TOUCHING EXTREMES July 1, 2006

Reviewed by Massimo Ricci 
“Tri-Cornered Tent Show: Foolkiller”
www.touchingextremes.org
One thing is demonstrating against obtuse foreign policy by gathering in the streets and ranting hollow slogans; much better is moving the blade of repressed rage into the already painful wound of indifference via unconventional means. “The foolkiller” is an effort by a 14-piece group of improvisers from the San Francisco Bay Area, If you’re looking for some kind of “style” – wrong way. The ear-shocking abstractions of this multi-talented horde of pretty nervous, commonplace-attacking outsiders will have you sitting quite uncomfortably on the burning coil of hallucinated “poems” where the vocalists deliver serious punches to the stomach pit, sounding politely desperate and dramatically ironic during their elegant nightmares drenched in metaphysical instrumental hopelessness.”

 

KFJC ON-LINE REVIEWS January 25, 2006

Reviewed by Max Level
“Tri-Cornered Tent Show: Beneath the Mountains of Madness”
If you’re into jazz/noise/improv/tweaker-ism, you’ll want to check out this excellent release. . . What KFJC has added to their library and why… Tri-Cornered Tent Show – “Beneath the Mountains . . ” – [Edgetone Records] Three slabs (14-18 minutes each) of instrumental mayhem from local trio. The tracks are wild rides indeed? imagine an outside-jazz piano/bass/drums trio living right next door to an electronic freak-out factory. Interesting textures. Meditations. Bull in a china shop. Solos that just blow the roof off. All three musicians have amazing chops and no shortage of ideas. Edgetone’s blurb refers to this as improv, but there are sections that sound as though the musicians knew exactly what they were going to do when they got there. One track even has a composer credit. If you’re into jazz/noise/improv/tweaker-ism, you’ll want to check out this excellent release.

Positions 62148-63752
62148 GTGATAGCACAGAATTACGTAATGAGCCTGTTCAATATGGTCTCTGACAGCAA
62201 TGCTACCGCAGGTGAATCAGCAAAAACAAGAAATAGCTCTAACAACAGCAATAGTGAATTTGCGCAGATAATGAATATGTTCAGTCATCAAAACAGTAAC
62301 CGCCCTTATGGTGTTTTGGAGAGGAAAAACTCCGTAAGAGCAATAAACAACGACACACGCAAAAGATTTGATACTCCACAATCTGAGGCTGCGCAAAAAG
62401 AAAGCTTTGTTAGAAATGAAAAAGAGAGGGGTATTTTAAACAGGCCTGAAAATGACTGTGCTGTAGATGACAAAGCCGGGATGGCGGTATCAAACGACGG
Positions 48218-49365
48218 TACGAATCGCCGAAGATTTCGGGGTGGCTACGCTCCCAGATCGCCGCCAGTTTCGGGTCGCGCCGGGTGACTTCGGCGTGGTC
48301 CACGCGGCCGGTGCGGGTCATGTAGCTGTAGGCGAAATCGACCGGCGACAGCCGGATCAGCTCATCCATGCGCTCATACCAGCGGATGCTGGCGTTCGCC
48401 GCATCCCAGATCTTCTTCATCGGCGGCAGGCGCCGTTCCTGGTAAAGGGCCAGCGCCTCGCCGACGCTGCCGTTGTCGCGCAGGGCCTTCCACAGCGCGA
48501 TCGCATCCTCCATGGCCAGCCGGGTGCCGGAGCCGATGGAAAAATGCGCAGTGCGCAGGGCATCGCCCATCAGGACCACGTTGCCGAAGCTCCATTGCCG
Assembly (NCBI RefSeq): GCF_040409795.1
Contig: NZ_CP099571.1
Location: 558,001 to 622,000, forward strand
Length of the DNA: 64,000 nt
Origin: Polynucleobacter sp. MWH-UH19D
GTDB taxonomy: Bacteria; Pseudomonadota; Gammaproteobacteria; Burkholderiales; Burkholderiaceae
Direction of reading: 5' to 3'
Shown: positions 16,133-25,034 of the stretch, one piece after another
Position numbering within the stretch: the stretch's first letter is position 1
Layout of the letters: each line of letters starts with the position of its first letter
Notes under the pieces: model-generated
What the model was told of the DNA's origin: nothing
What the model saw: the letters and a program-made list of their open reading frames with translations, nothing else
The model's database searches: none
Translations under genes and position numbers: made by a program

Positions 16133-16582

CADENCE

Reviewed by Jasons Bivins
“Tri-Cornered Tent Show: Beneath the Mountains of Madness”
Waltz of the Shogoths’ is particularly good – almost like a Nancarrow player piano piece met up with early Cecil Taylor on the way to a blues jam.

 

KFJC FM

Reviewed by A. Fremont
“Tri-Cornered Tent Show: Maze Above the Abyss”   – 70′s era electro-technology taken to its refined limits.

 

NUCLEUS

(THE SITE OF THE PROGRESSIVE MUSIC) March 1, 2005

Reviewed by Paul Puleston
“Tri-Cornered Tent Show: Maze Above the Abyss”
is a fantastic voyage through musical territories so varied and captivating, some more explored than others, but all subjective. It’s modern instrumental music that covers Progressive, Experimentation, Improvisation, Avant garde, World folk, Noise and more. Already, the monumental theme of the opening is a trip in itself. Twelve and 1/2 minutes that are introduced by the calm melody of the Hammond organ by Toby. A torrent that flows with a sound quite special in the style of the great cosmic groups of the 70′s to disembark into an exquisite instrumental paraphanalia, led by a percussive turbulence that appeared to be more favored with experimental improvisation than with rock. All is a cosmic adventure of the vangaurd without limits that hold it.”